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Joyce Yang


Blessed with “poetic and sensitive pianism” (Washington Post) and a “wondrous sense of color”
(San Francisco Classical Voice), pianist Joyce Yang captivates audiences with her virtuosity,
lyricism, and interpretive sensitivity. As a Van Cliburn International Piano Competition silver
medalist and Avery Fisher Career Grant recipient, Yang showcases her colorful musical
personality in solo recitals and collaborations with the world’s top orchestras and chamber
musicians.


Yang came to international attention in 2005 when she won the silver medal at the 12th Van
Cliburn International Piano Competition. The youngest contestant at 19 years old, she took home
two additional awards: the Steven De Groote Memorial Award for Best Performance of Chamber
Music (with the Takàcs Quartet) and the Beverley Taylor Smith Award for Best Performance of
a New Work.


Since her spectacular debut, she has blossomed into an “astonishing artist” (Neue Zürcher
Zeitung). She has performed as soloist with the New York Philharmonic, Chicago Symphony,
Los Angeles Philharmonic, Philadelphia Orchestra, the Baltimore, Detroit, Houston, Milwaukee,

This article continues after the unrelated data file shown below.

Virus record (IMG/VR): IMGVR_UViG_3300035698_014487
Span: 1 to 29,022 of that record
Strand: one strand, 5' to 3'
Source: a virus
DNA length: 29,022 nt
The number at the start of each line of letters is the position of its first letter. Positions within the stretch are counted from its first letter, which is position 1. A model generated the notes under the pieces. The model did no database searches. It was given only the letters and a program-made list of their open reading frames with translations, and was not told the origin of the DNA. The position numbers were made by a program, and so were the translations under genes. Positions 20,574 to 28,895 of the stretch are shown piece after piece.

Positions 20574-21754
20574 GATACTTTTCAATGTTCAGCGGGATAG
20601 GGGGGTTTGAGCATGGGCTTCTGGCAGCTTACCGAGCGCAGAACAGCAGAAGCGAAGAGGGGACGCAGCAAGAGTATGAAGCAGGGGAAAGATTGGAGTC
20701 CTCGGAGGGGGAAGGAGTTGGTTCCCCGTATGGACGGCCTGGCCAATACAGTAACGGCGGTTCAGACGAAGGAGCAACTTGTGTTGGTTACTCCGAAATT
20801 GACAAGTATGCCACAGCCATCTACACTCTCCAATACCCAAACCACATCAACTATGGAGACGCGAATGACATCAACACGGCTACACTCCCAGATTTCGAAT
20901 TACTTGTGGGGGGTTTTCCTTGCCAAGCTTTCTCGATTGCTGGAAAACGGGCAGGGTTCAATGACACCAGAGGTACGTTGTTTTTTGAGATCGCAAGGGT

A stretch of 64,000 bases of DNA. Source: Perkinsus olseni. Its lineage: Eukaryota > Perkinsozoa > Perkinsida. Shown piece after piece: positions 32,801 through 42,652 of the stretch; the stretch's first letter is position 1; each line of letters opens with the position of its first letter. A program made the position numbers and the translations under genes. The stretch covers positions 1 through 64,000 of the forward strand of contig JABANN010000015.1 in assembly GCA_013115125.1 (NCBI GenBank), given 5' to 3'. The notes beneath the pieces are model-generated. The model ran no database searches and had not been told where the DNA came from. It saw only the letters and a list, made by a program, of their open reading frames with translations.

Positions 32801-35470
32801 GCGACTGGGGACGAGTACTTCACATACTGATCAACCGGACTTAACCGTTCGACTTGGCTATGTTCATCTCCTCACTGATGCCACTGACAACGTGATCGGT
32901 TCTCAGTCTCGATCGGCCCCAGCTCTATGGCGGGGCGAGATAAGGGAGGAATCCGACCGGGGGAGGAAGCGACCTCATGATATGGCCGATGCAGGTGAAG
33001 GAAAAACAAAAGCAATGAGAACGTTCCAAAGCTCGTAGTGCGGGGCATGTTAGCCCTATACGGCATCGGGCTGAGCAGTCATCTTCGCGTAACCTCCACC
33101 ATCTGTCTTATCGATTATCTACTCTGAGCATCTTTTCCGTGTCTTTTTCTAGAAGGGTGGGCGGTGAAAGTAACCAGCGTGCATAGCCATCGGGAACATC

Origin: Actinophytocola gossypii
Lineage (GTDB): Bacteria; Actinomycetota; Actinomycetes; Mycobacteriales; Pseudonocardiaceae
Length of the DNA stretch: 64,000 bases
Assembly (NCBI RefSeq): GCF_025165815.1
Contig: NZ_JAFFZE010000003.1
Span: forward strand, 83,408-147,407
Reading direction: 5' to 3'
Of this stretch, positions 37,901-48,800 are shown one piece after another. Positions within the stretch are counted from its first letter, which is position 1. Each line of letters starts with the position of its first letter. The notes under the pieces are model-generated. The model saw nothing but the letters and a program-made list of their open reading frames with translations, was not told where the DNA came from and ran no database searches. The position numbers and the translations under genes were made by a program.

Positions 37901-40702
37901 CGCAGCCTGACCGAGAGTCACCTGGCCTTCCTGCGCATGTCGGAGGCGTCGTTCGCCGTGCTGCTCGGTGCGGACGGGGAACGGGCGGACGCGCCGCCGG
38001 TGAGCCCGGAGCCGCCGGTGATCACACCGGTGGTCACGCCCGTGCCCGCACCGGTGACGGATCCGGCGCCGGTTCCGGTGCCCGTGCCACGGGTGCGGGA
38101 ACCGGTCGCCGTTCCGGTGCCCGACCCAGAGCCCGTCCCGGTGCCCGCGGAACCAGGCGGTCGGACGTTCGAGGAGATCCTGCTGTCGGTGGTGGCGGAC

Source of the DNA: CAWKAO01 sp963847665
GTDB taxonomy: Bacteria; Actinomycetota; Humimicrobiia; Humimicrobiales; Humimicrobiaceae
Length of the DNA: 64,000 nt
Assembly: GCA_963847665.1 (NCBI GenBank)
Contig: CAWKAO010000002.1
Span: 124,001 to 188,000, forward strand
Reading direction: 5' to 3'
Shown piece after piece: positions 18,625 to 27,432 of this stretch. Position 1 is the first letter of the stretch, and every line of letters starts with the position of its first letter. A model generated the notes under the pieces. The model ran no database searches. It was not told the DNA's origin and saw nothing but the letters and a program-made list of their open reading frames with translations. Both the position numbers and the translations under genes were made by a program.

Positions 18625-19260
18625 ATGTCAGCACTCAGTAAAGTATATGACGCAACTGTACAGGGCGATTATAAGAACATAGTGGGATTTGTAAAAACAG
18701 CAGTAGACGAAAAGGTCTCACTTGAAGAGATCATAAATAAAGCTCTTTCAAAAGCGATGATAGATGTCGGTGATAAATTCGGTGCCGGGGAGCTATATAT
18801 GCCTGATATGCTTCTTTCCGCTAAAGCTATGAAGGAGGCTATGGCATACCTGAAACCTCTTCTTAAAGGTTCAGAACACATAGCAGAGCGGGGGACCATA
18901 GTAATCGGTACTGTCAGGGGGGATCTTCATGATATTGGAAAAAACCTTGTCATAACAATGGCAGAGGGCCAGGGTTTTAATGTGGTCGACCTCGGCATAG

Pittsburgh, San Francisco, Sydney, New Jersey, and Toronto symphony orchestras, Royal
Flemish Philharmonic, Deutsches Symphonie-Orchester Berlin, and the BBC Philharmonic
(among many others), working with such distinguished conductors as Edo de Waart, Lorin
Maazel, James Conlon, Manfred Honeck, Jacques Lacombe, Leonard Slatkin, David Robertson,
Bramwell Tovey, Peter Oundjian, and Jaap van Zweden. In recital, Yang has taken the stage at
New York’s Lincoln Center and Metropolitan Museum, the Kennedy Center in Washington,
D.C., Chicago’s Symphony Hall and Zurich’s Tonhalle.


Recent recordings include Yang and Hadelich’s collaborative Works for Violin and Piano for
Avie Records (“One can only sit in misty-eyed amazement at their insightful flair and
spontaneity,” – The Strad) and the world premiere recording of Michael Torke’s Piano Concerto,
created expressly for Yang and commissioned by the Albany Symphony. Yang has also
“demonstrated impressive gifts” (New York Times) with the release of Wild Dreams (Avie
Records), on which she plays Schumann, Bartók, Hindemith, Rachmaninoff, and arrangements
by Earl Wild; a pairing of the Brahms and Schumann Piano Quintets with the Alexander Quartet;
and a recording of Tchaikovsky’s Piano Concerto No. 1 with Denmark’s Odense Symphony
Orchestra that International Record Review called “hugely enjoyable, beautifully shaped … a
performance that marks her out as an enormous talent.” Of her 2011 debut album for Avie
Records, Collage, featuring works by Scarlatti, Liebermann, Debussy, Currier, and
Schumann, Gramophone praised her “imaginative programming” and “beautifully atmospheric
playing.”


Other recent season highlights include debuts with the Minnesota Orchestra, San Diego
Symphony, and Charleston Symphony. She was featured in a five-year Rachmaninoff cycle with